The Numismatic Bibliomania Society



The E-Sylum: Volume 13, Number 23, June 6, 2010, Article 11


E-Sylum regular Dick Johnson has a new role - he's been appointed corporate historian of Medallic Art Company. This press release was issued this week. -Editor

Medallic Art Company Appoints Former Employee
as Corporate Historian

Century-Old Company Known for Creating Some of the
Most Noted Medals in America

Medallic Art Company of Dayton, Nevada, has appointed former employee D. Wayne Johnson as corporate historian and senior consultant. The appointment was made by Ross Hansen, company president.

Dick Johnson was director of research with Medallic Art Company from January 1966 until December 1976. In that position he conducted sales research for the great outpouring of medals issued for the 1976 American Bicentennial. He created an archive and cataloged all the firm's previous medallic issues back to 1906. He also edited The Art Medallist, a company newsletter for collectors and the public. He served as assistant to the president at the time, William T. Louth, for whom he wrote speeches, particularly for the numismatic field.

Dick Johnson

Since its founding in lower Manhattan at the beginning of the 20th century, Medallic Art Company has replicated the medallic work of the most famous sculptors of America. It had a part in producing a Benjamin Franklin medal for Augustus Saint-Gaudens before the great artist's death in 1907. That medal was issued by Tiffany & Co., which began a long-term relationship with the firm.

In 1906, the founders of the company imported the first Janvier pantographic reducing machine to America. Because of its superior qualities, this machine was employed to make reductions of models and cut dies and hubs, even for the U.S. Mint – making prototypes of coin models for circulating and commemorative coins – until the Philadelphia Mint acquired a Janvier pantograph of its own.

The two company founders, Henri and Felix Weil, who had served as sculptors' assistants for more than two decades prior, continued to serve artist friends in their medallic needs. They struck the first medals for the Circle of Friends of the Medallion, and in the decades to follow struck the entire series of medals of more than 125 American artists for the prestigious Society of Medalists.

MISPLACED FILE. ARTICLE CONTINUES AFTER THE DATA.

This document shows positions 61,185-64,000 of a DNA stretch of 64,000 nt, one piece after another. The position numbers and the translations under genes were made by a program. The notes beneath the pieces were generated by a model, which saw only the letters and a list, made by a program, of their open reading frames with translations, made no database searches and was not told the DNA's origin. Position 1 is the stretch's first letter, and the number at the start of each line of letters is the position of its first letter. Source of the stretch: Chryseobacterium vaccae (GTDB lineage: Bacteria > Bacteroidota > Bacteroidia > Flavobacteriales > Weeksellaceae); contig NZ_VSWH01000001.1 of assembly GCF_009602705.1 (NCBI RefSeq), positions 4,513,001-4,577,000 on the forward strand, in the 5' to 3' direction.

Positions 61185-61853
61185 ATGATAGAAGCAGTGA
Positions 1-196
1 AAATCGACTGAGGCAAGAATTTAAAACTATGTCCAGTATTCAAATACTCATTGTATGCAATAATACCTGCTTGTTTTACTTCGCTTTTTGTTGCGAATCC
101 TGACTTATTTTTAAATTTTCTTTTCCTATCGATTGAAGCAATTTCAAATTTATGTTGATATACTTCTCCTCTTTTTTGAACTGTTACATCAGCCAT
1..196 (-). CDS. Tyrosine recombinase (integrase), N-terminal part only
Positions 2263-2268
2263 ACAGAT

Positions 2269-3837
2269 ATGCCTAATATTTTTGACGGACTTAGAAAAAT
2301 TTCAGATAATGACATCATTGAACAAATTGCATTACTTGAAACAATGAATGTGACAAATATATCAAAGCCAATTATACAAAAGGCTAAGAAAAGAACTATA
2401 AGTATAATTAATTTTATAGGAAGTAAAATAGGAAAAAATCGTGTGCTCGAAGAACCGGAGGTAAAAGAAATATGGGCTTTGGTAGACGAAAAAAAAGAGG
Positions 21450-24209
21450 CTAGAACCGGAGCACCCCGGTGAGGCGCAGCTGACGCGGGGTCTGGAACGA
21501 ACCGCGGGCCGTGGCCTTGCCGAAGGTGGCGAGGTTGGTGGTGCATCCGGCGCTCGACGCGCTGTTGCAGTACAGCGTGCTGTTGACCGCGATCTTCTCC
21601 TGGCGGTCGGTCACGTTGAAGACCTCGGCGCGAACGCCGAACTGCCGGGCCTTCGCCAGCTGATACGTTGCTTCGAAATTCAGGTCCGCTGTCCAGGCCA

The firm is also known for creating some of the most noted medals in America: the Pulitzer Prize medal, the Peabody Award medal, and the Caldecott and Lippincott Medals. It has also created inaugural medals for eleven Presidents of the United States.

Ross Hansen, president of Northwest Territorial Mint, LLC, purchased Medallic Art Company on July 10, 2009, and moved all coin and medal production to the Dayton, Nevada facility. The combined operation also has a production and sales facility in Green Bay, Wisconsin, and sales offices in Federal Way, Washington, Springfield, Virginia, and in the Pentagon, where orders for military medals and challenge coins are received. Northwest Territorial Mint also markets precious metal bullion to investors.

Medallic Art logo

In its 100-year history, Medallic Art Company has been located in four cities at separate times. From its origin in New York City it moved to Danbury, Connecticut, in 1972, and to Sioux Falls, South Dakota, in 1991. In 1997 it relocated to Dayton, Nevada, in the heart of the historic Comstock silver mining area. It currently occupies a massive, 2-story, 118,000-square-foot building.

Dick Johnson, who writes under the name D. Wayne Johnson, is a life-long numismatist. A coin collector since February 1939, he was the founding editor of Coin World in 1960, now in its 50th year. Following his employment with Medallic Art, he formed an art medal dealership in 1977 with medal enthusiast Chris Jensen, and the pair conducted 27 auction sales under the banner of Johnson & Jensen.

Mr. Johnson will retain his position as curator of numismatic art at the Belskie Museum of Closter, New Jersey, to which he was appointed in 2005. This museum is named after Abram Belskie, a sculptor of medallic art and a series of medical medals, all of which Johnson has cataloged.

In November 2008, Mr. Johnson joined with Mark Schlepphorst to form Signature Art Medals to market high quality medallic art. The firm's first production was a Lincoln/Brenner plaquette honoring the bicentennial of Abraham Lincoln's birth and the centennial of the Lincoln cent. It was struck by Medallic Art Company.

Mr. Johnson is the author of over 200 articles and more than 800 brief items in The E-Sylum, a newsletter in the numismatic field. His more serious work at present is a directory of American coin and medal artists, now numbering more than 3,150 such artists, and an encyclopedia of coin and medal technology with 1,842 major entries.

In serving as corporate historian for Medallic Art Company, one of Johnson's early priorities in his new position will be to write a history of the company and a catalog of all the firm's previous medallic issues. Among his most recent work is “Objects of Desire” on medallic objects. It was published in The Numismatist, September 2007.

For more information about Medallic Art Company, visit . For more information about Northwest Territorial Mint, visit .

Wayne Homren, Editor

NBS ( Web

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